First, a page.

On April 18, an unusual visitor made an unexpected appearance at Pittsburgh International Airport.
It was a Boeing E-3 Sentry—one of the Air Force’s most highly advanced aircraft, and one of the rarest planes to visit PIT.
With its massive saucer-like radar dome sitting atop the fuselage, the Sentry looks like few other aircraft. Each time the aircraft leaped off the runway, its four Pratt and Whitney engines screamed to life, leaving distinguishable brown smoke trails in its wake and producing a thundering roar as the jet flew overhead.
The Sentry took off from Niagara Falls Air Reserve Station in New York and flew down to PIT to perform what are known as “touch-and-goes,” when a plane lands very briefly before immediately taking off again. Touch-and-goes are a common practice in military aviation for flight crews to build up hours and maintain the skills necessary to fly their aircraft.
After several circuits, the aircraft departed PIT and flew back to Niagara Falls. The aircraft’s home unit is the 552nd Air Control Wing at Tinker Air Force Base near Oklahoma City, indicated by the aircraft’s tail code ‘OK.’
But why visit PIT?
With three long, parallel runways and one crosswind runway, Pittsburgh International can accommodate aircraft of any size. Three of PIT’s four runways are longer than 10,000 feet and at least 150 feet wide, allowing the airport to handle the largest airplanes, commercial or military, that fly in the skies today.
PIT also provides enough space for multiple takeoffs and landings with minimal disruptions to surrounding air traffic.
A ‘flying control tower’
The Boeing E-3 Sentry may have one of the strangest looks of any aircraft in the service’s inventory. However, it is one of the Air Force’s most valuable aircraft and fulfills an important mission.
Known as an airborne warning and control system (AWACS for short), the E-3 is used to collect intelligence from a battlespace by identifying aircraft. It uses surveillance and target detection methods to feed information back to allied forces, including how many potential threats exist and where they are located.
The E-3 is most recognizable by the massive saucer-like radar assembly that sits atop the plane’s fuselage. The apparatus is 30 feet in diameter—about the length of two mid-sized sedans—and six feet thick. Its radar saucer can rotate for a full 360-degree view and can detect and track targets more than 250 miles away, about the distance between Pittsburgh and Philadelphia.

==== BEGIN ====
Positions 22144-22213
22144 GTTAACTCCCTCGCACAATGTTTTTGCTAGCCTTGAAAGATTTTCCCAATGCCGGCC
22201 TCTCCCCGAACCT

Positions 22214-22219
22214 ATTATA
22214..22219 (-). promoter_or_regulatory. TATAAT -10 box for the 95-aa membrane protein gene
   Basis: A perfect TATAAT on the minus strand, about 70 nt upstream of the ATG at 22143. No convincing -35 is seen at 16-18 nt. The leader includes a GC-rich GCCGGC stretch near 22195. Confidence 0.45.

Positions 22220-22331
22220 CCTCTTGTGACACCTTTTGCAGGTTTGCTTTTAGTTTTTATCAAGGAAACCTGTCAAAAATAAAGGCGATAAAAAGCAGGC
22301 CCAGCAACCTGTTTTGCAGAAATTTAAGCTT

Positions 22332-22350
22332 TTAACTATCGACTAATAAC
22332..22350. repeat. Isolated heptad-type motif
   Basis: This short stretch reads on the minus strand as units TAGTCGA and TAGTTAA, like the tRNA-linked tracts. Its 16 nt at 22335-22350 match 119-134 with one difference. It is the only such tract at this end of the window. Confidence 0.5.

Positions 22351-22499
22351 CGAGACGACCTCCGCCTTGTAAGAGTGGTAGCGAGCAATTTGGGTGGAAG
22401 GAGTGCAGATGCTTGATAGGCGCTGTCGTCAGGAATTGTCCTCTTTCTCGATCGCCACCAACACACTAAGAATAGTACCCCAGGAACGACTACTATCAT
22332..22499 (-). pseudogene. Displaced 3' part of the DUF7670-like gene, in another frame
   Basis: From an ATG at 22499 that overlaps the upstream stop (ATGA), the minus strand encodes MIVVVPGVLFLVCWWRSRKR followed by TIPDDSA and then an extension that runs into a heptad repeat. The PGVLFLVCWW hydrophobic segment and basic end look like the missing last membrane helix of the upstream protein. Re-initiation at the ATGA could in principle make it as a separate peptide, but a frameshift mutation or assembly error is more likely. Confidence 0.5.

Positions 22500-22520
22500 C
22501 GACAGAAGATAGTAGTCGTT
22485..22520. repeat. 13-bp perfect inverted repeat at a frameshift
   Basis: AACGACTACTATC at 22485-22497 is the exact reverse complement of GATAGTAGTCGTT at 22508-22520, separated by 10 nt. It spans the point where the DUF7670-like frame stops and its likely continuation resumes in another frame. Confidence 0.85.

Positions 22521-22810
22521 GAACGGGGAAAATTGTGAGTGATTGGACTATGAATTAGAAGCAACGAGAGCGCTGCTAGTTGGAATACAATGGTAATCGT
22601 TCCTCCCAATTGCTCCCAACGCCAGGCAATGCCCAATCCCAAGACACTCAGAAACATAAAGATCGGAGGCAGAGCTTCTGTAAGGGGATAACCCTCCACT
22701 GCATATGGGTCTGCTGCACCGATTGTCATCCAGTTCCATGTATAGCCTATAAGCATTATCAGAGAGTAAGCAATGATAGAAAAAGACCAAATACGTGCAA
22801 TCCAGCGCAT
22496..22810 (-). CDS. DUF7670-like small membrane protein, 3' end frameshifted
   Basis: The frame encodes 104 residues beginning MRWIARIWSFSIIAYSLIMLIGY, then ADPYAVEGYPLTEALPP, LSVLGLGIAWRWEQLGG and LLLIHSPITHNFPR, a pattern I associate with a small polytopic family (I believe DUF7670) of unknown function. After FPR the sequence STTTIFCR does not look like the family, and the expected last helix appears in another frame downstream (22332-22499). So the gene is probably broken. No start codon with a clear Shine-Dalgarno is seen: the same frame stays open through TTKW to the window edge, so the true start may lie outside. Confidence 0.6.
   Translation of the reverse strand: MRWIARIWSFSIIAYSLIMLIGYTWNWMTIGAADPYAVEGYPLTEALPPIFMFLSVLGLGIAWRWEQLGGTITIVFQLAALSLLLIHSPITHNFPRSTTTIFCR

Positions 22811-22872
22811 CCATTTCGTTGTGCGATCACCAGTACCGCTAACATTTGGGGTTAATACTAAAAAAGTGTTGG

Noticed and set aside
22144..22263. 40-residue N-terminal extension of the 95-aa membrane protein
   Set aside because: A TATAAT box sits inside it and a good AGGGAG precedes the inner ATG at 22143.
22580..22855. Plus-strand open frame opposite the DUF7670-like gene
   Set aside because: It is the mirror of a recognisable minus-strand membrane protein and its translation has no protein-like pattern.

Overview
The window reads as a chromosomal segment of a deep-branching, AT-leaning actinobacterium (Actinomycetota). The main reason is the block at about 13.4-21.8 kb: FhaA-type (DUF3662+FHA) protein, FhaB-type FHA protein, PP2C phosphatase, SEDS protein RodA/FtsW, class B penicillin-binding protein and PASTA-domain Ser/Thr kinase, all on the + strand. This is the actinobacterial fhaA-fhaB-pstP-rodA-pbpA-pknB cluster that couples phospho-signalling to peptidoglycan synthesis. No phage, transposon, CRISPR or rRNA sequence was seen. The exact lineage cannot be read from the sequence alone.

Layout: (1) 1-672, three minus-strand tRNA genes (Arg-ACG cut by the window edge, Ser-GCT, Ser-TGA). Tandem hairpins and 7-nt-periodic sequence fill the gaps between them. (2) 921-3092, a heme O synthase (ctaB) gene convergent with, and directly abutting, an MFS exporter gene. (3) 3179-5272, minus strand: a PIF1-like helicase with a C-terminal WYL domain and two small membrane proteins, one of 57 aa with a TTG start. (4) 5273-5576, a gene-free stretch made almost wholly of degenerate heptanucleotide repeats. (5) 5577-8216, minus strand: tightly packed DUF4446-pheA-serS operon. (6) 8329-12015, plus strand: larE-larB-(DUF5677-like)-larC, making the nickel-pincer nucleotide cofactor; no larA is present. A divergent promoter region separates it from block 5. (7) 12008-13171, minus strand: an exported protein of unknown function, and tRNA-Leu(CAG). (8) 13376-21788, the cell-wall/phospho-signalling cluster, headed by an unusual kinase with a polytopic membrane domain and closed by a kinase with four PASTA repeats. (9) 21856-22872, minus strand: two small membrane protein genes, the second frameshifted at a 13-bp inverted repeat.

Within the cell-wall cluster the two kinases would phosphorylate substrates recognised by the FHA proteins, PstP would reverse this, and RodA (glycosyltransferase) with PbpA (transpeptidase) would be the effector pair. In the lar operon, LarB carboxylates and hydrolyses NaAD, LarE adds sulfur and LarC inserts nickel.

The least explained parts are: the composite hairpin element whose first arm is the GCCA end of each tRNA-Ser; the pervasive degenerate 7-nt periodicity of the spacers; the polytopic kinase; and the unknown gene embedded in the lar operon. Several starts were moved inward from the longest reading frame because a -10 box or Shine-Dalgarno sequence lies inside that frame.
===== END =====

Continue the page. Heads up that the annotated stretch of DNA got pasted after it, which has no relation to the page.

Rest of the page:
An E-3 will carry a flight crew of four along with up to 19 mission specialists, although this varies depending on the mission. Mission specialists sit inside the plane’s cabin at stations controlling various onboard computers that process intelligence gathered by the aircraft’s systems.
Based on the Boeing 707 passenger jet, the E-3 first entered service with the Air Force in 1977, making it one of the oldest types flying in the service. It is entering the twilight of its career; in March, the Air Force awarded Boeing a $1.2 billion contract for 26 of the newer E-7 Wedgetail, which is based on the 737-700, to replace its aging Sentries. The first E-7 is expected to become fully operational with the Air Force in 2027.
The gradual phaseout of the E-3 has already begun. In April, the Air Force retired its first E-3 from service and plans to retire an additional 12 Sentries in 2023.
The E-3 is also one of the rarest aircraft in the inventory, with just 32 currently in service. Most of the fleet is based at Tinker Air Force Base with the 552nd Air Control Wing while the rest of the fleet is located at bases in Alaska and Japan.